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Maybe I have been working in the communications industry too long, but much of the usual telephone experience seems ridiculously antiquated to me. Using a string of digits as a user address? Anyone can call you for any reason they want whether I know them and want to speak to them or not? Of all of the telephony systems daily nuisances, I find conference calls to be the worst! The process of looking up a random string of digits to dial into a bridge, listen to the same repetitive prompts, and then needing to look up and enter another random string of digits drives me insane every time.  I would prefer to just provide a user-friendly URL, like the chadwallacehart.com I own and to make my phone service available when I choose.

Also, a video option would be nice – sometimes. I like to do video calls with my parents so they can see my kids which means negotiating which video telephony service we will use first, usually via text message, based on who happens to be sitting in front of what device. Allowing multi-party video would be even better so I can let my kids have one camera to show off in the background and I can call in with another to have a real conversation.

There are many solutions out there for the problems above, but none of them allow me to “own” the solution and change it to fit my needs. Fortunately I know something about WebRTC and have rudimentary programming skills, so I set out to make my own phone service during the holiday break.

 

As I have mentioned in past posts, I do not get paid to code for a living and I do not ever plan to. Please treat my step-by-step (and sometimes step-by-misstep) log and commentary below as a rough guide as opposed to an exact instruction set to follow. If you just want to look at or copy the code, you can skip all this and just go to the ChadWallaceHart.com Github page here.

Pick a Signaling Server

I have limited skills in node.js and I knew I did not want to code everything myself, so first I looked did some investigation of what server tools I wanted to use. If I had more confidence then I probably should have started with the design step I highlight below and then picked the right tool for my needs. There were 14 vendors in the Tool Directory as illustrated below and a bunch more that I should probably add to this list:

I decided to use Priologic’s EasyRTC Server largely because:

  1. It is totally open source
  2. The server comes with many reusable demos illustrating various call-flow scenarios
  3. They just released a NPM module for node with lots of documentation making it easy to get up and running
  4. I am somewhat familiar with the API based from my WebRTC Motion Detecting Baby Monitor (with the added bonus I could reuse the server for that project too)

#2 was really the most critical for me here since I had a lot of call flow scenarios in mind that I wanted to experiment with without having to do much coding. I encourage you to check out the others too since there is a wide variety of choices depending on how you like to code and what you are looking to do.

Service Design

Next I thought through how I wanted my phone service to work with a sketch:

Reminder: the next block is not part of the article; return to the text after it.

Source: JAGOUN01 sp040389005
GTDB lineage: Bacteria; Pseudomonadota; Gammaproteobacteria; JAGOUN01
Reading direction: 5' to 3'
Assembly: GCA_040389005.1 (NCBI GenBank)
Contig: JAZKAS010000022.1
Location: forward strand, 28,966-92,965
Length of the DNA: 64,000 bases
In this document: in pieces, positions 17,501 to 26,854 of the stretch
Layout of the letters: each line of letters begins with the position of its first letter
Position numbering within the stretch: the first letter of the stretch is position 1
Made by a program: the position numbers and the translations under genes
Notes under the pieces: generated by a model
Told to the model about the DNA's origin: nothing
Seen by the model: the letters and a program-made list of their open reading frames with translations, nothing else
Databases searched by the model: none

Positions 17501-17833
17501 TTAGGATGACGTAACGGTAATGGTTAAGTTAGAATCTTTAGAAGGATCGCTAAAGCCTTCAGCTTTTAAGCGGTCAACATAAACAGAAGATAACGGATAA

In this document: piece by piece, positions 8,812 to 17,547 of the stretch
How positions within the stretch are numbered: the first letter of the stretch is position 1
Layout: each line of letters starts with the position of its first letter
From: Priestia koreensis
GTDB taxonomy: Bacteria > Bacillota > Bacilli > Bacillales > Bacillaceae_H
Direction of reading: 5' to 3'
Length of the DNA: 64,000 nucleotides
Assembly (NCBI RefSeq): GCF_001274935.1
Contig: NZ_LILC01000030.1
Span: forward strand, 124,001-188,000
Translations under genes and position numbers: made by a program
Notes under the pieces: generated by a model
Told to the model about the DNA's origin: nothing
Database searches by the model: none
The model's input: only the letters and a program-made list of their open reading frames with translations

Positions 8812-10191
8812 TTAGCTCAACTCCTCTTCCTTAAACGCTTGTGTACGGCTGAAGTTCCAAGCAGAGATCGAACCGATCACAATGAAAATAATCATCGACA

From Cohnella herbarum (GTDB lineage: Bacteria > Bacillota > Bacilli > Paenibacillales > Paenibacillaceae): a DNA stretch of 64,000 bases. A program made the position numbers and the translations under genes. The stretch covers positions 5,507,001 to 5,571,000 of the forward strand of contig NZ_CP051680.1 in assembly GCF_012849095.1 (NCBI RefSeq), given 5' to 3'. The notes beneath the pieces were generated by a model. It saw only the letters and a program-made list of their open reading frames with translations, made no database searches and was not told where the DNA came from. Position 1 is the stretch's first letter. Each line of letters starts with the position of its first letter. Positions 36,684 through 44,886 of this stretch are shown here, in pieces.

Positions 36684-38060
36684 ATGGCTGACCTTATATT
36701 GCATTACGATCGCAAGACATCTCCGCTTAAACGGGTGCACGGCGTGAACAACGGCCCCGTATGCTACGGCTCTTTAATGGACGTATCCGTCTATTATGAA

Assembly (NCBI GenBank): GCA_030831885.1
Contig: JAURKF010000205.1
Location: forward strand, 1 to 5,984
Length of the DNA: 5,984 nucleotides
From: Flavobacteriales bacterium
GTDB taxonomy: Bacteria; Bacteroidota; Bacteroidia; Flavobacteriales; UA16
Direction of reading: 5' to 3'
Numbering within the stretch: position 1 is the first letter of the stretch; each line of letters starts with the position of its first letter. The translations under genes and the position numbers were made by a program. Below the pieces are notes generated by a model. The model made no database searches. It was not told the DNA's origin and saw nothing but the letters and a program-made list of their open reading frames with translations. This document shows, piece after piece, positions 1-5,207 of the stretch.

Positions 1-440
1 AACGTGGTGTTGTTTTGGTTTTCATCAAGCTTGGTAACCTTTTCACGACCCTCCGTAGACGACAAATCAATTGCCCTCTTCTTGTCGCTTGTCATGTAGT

Basically I want a basic presence system for myself to show when I am available and when I am not. I can do this simply with a means to log-in, log-out, and a waiting room. In most cases I prefer my real-time interactions to be scheduled, so I will log in when I know someone is going to call me and logout when I am done. For situations where my schedule is more flexible – i.e. call me this afternoon – I can just stay logged in. At this point I don’t need a means of authenticating callers into the system other than myself – I assume if you are visiting my site at a time when I happened to be logged-in that you are not randomly there to harass me.

Initial WebRTC tests

The documentation for setting up the EasyRTC server is very straight forward. I am using WebMatrix in Windows for my initial tests, so I just had to use their built-in NPM easyrtc module to add it:

From there I followed their instructions and copied their demo server.js and static directory and installed express and socket.io from NPM. That was all I needed to get up and running enough to check out their demos. I decided to start with a multi-party conferencing demo which has a HTML5 UI similiar to Priologic’s tawk.com to start.

server.js quick start from EasyRTC

The only trick I recommend for Windows users using WebMatrix is to run node directly from a command prompt instead of using WebMatrix’s built in hooks to Microsoft’s Internet Information Services (IIS) which is installed with WebMatrix. IIS did not seem to like port 8080 on my machine and it was faster to run dependently than mess with IIS . Also, my Windows setup is strictly for development – I will deploy on Ubuntu.

Basic node.js Setup

Now that demonstrated that the WebRTC part would be straight forward to copy from the EasyRTC demos, I decided to frame out the rest of the logic in node.js. I made a brief attempt to use Jade to help dynamically serve the pages I would need, but after spending some time I on it I concluded this was not worth the effort for the initial prototype. Here is how my basic setup looked- ...  Continue reading